To counter malnutrition at the refugee settlement, in cooperation with our partners we will set up 4 food forests by equipping 60 refugee women. This way, they can plant indigenous trees, local tree fruits, and local fruit shrubs; on the forest floor, they get to plant organic vegetables. As a result, they can improve nutrition and food security. Additionally, they can sell the surplus produce for an income.
The women’s gardening project will break the undernutrition menace in Kiryandongo refugee settlement, Uganda. Uganda hosts more than 1.4 million refugees, making it Africa’s biggest refugee destination. 65.6% of the refugees came from South Sudan following 2013 and 2016 civil wars. YAEI’s areas of focus include: community peace-building, skills development, and access to health and nutritious food.
We especially target women at the refugee settlement because they bear the major responsibility to feed their families. In spite of the women having been given small plots for cultivation, they lack the technical skills to reap from fully fledged agriculture. This intensifies their dependence on humanitarian food aid whose ration has drastically dropped in the past 3 years. Undernutrition slows the growth of children, increases the risk and duration of illness, decreases work performance, and delays social and mental development. In addition, malnutrition in women of reproductive age can increase the risk of death during childbirth and put their new-borns at risk of long-term deficiencies.
If we can teach them responsible and sustainable agriculture we impact their lives and that of their families. In the eventuality they can even sell the surplus, it will boost their self-confidence and status in the household. We will also provide the women with farm inputs and equipment to start gardening after which in one year, the women will produce enough nutritious food for their families. They can also sell the surplus for income.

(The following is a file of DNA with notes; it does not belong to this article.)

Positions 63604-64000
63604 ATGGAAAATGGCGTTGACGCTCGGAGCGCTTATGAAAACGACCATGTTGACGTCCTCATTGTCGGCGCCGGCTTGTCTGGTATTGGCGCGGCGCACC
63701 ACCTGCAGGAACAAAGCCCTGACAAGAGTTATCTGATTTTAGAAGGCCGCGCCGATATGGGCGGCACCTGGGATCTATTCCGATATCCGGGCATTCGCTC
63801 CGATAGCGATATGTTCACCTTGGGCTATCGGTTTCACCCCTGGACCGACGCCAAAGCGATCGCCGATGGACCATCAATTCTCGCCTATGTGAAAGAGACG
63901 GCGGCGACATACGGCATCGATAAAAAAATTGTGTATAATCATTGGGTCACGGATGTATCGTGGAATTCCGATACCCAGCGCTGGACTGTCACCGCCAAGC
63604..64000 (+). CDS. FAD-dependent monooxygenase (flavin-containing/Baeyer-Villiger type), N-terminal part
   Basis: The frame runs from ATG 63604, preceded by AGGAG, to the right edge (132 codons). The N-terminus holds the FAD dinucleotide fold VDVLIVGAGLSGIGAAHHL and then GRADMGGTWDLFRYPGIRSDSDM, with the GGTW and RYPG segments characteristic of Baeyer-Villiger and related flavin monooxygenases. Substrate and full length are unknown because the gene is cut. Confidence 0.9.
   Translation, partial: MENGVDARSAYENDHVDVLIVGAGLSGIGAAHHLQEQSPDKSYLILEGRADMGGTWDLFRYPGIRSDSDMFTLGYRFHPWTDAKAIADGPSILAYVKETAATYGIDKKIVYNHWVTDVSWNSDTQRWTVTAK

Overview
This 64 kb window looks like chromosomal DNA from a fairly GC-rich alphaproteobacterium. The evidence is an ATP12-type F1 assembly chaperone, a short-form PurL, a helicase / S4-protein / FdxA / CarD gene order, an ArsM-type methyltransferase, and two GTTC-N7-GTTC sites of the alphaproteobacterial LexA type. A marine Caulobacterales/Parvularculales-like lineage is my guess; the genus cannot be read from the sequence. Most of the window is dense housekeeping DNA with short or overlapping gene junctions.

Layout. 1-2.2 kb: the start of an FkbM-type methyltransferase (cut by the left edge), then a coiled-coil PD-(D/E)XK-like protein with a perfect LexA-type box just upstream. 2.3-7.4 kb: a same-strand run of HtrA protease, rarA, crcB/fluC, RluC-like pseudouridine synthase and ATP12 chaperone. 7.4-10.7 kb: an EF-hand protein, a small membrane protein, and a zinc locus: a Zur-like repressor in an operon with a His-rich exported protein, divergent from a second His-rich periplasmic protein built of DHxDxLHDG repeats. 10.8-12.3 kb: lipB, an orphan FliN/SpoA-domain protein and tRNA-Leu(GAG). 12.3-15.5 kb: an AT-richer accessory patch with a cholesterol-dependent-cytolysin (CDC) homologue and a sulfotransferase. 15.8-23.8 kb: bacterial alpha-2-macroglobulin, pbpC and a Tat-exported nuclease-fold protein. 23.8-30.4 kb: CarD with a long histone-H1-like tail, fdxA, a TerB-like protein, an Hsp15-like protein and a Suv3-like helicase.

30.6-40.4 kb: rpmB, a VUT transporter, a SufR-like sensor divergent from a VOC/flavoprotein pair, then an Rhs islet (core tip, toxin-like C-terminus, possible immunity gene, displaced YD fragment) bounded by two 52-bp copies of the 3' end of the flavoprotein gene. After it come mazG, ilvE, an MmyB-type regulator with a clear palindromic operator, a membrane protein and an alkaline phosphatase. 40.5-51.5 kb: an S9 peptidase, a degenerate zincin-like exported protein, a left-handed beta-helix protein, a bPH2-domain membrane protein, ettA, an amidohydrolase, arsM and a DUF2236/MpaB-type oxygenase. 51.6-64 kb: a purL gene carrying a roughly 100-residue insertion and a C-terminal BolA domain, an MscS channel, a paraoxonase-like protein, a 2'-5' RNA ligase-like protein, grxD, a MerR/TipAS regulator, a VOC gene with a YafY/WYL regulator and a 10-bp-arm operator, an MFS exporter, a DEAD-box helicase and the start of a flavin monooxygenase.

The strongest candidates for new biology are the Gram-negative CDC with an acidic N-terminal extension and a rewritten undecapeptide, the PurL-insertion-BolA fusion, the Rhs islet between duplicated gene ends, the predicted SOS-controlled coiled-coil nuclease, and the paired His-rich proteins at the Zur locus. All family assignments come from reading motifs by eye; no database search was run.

YAEI already did a successful pilot in training and equipping 20 women with proper self-reliant farming practices, which showed to improve nutrition and food security.
60 refugee women increase their vegetable and fruits produce and gained some income from selling the surplus organic fresh food, which lifts them out of extreme poverty.
In the fullness of time, the women will produce highly nutritious food contributing to food security and an income stream to cater for basic necessities, improving their living standards and empowering them economically, contributing to gender equality. This will result in poverty reduction.
300 family members will benefit from the food and expected income. The income will help to cater for their basic needs, and that of their children – like healthy food, health care and school fees – and their families.
A diverse diet has shown to be the most sustainable and affordable strategy for improving healthy livelihoods for most of the population – especially impoverished communities like refugees. For these households, fruits and vegetables are often the only source of micronutrients in the family diet.
Regeneration farming also contributes to improved climate resilience and an improved climate.
The budget for the following activities is UGX13,246,579 (or €3,316). The donations will be used to:
The Food Forest is part of the Women’s Garden project that aims to develop a livelihood for 60 women on, eventually, 15 hectares of land by July 2023. The total project sum is €18,000 of which we have already raised € 8.000 already from our own funds, in-kind contributions from partners and € 4.000 from crowdfunding. For the remaining € 7.000 we need, we’re writing to funds like the US embassy and AGCO foundation.